This woman signed my name on the form as instructed by the delivery person and now we are worried how much of a tip she gave him on my credit card.

I knew walking over there I felt extremely anxious, going into a strangers apartment who was acting oddly right from the start, so the anxiety drove the dissociation and anything could have happened to me, alone with a demented neighbor, I should have known better.

Two days ago, another neighbor stopped by to visit my new kitten. I should never have let her in, but there I went again, immediately into dissociation. This woman has been threatening to me in the past and yet I let her in my home and as I was sitting there looking at her, I sensed she should not be there and yet felt powerless over the situation so sat there and let the visit play itself out.  Then this woman started taking pictures of my kitten without asking permission and I should have have stopped her, but I was totally powerless.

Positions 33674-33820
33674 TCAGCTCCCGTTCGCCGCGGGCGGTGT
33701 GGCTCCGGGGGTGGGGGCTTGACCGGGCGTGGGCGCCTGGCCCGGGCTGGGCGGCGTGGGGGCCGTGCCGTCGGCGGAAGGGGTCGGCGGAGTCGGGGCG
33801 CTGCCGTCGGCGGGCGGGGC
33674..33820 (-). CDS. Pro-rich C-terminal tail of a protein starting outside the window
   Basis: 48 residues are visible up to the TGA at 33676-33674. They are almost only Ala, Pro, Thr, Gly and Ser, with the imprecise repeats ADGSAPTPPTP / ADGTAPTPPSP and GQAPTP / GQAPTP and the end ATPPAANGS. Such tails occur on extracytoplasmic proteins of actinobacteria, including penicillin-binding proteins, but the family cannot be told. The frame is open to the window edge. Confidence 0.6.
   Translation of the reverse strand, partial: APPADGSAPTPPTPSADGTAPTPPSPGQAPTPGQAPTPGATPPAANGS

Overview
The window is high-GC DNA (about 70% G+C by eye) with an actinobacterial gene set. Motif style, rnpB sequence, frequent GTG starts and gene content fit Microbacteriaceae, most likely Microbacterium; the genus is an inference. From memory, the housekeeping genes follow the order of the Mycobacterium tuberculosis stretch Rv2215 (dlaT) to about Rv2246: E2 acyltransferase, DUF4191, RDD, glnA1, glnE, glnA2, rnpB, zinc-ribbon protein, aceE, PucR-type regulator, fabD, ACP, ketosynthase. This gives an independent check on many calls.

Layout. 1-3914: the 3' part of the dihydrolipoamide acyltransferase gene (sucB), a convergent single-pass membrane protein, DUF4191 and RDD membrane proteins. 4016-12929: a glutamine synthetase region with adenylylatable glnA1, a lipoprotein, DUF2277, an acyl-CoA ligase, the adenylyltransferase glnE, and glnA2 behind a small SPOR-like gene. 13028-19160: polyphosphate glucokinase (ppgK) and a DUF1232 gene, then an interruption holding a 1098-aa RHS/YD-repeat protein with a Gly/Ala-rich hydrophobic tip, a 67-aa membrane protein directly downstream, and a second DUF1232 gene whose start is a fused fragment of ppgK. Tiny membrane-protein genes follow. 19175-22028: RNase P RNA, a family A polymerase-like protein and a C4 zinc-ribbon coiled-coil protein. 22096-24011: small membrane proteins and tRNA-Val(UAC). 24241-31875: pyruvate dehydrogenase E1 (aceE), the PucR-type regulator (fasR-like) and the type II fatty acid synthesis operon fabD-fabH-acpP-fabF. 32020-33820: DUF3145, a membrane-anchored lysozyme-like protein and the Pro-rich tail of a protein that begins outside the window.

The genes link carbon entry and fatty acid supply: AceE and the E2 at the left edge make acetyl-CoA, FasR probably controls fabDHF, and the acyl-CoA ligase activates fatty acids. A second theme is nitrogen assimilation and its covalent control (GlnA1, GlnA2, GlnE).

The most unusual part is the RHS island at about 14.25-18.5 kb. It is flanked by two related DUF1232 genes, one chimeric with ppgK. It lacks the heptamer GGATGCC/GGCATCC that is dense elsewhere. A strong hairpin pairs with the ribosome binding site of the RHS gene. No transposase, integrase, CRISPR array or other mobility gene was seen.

I feel that I just cannot function in the real world and protect myself.  Dissociation is protecting myself, but it's leaving me very vulnerable and the consequences are that I am left with feeling very bad about myself. 

 

What the others said is probably a better idea than what I do lmao. I dissociate in a bit of a different way. For me it usually happens in group settings where there's a lot of moving parts, or whenever somebody new enters into my life, especially at my home. I tend to have a flat affect by default and just kind of go on autopilot. Nodding my head in agreement while I discretely pick out all of the weapons and develop a secret plan to kill everyone in the room should they suddenly become a threat to me or my loved ones. I don't usually hear what they're saying to me; I'm just anxiously waiting for them to make a move towards me. Sometimes I feel like I might reflexively rip their heads off if they put their hands in their pockets. Hate not being able to see people's hands; sometimes I let them know that, but not usually because I'm afraid it might sound weird. If they're super sketchy to me though then I have no problem telling them to keep their hands in sight. Especially in my own home. That's like, my ultimate safe place and I'm a little over-protective of it, and dislike new people coming inside unless I have about a week's notice in advance.